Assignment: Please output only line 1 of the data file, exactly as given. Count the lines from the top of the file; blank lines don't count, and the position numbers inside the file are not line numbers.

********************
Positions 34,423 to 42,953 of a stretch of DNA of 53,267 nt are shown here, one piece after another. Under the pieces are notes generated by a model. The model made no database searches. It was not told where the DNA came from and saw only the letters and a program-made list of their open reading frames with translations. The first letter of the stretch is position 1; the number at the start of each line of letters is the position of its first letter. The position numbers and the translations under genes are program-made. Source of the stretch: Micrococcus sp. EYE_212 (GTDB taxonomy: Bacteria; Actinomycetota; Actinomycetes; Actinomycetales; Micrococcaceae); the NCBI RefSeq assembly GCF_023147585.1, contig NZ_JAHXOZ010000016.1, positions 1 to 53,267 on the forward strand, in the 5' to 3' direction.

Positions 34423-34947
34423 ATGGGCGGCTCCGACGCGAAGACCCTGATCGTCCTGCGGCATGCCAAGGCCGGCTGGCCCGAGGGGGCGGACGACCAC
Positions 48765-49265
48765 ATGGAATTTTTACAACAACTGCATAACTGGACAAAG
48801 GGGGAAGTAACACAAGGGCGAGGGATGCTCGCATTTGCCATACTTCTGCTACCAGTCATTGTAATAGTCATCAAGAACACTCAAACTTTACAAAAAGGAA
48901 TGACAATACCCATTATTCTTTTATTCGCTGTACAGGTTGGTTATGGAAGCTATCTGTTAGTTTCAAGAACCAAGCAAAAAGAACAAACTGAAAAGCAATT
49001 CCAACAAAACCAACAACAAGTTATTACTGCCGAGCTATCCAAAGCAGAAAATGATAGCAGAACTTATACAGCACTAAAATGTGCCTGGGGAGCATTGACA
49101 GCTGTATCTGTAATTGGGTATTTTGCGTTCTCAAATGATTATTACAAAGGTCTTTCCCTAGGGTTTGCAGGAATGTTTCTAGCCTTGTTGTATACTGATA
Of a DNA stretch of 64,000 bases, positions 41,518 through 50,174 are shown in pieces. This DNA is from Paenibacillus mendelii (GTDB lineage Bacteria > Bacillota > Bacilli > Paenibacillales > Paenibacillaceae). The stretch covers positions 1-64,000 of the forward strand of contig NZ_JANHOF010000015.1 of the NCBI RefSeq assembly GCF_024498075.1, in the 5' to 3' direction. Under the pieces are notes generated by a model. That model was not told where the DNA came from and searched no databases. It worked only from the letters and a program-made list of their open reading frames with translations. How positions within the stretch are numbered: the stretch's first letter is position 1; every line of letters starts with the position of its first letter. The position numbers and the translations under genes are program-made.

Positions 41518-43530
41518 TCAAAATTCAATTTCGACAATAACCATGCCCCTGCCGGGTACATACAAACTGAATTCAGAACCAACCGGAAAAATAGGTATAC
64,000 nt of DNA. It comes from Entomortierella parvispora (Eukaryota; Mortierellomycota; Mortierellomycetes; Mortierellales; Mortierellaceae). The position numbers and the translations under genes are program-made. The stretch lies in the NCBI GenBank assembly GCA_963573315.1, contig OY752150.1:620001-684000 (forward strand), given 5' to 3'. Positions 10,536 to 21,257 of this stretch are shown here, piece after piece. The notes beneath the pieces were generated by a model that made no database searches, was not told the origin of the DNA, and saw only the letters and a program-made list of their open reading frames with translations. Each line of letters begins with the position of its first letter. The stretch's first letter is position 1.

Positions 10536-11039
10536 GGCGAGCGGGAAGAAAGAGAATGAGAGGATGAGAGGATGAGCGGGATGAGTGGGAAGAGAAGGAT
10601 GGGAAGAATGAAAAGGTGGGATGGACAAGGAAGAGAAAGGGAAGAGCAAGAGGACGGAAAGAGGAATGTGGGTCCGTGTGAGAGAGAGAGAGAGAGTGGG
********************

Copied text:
Positions 34,423 to 42,953 of a stretch of DNA of 53,267 nt are shown here, one piece after another. Under the pieces are notes generated by a model. The model made no database searches. It was not told where the DNA came from and saw only the letters and a program-made list of their open reading frames with translations. The first letter of the stretch is position 1; the number at the start of each line of letters is the position of its first letter. The position numbers and the translations under genes are program-made. Source of the stretch: Micrococcus sp. EYE_212 (GTDB taxonomy: Bacteria; Actinomycetota; Actinomycetes; Actinomycetales; Micrococcaceae); the NCBI RefSeq assembly GCF_023147585.1, contig NZ_JAHXOZ010000016.1, positions 1 to 53,267 on the forward strand, in the 5' to 3' direction.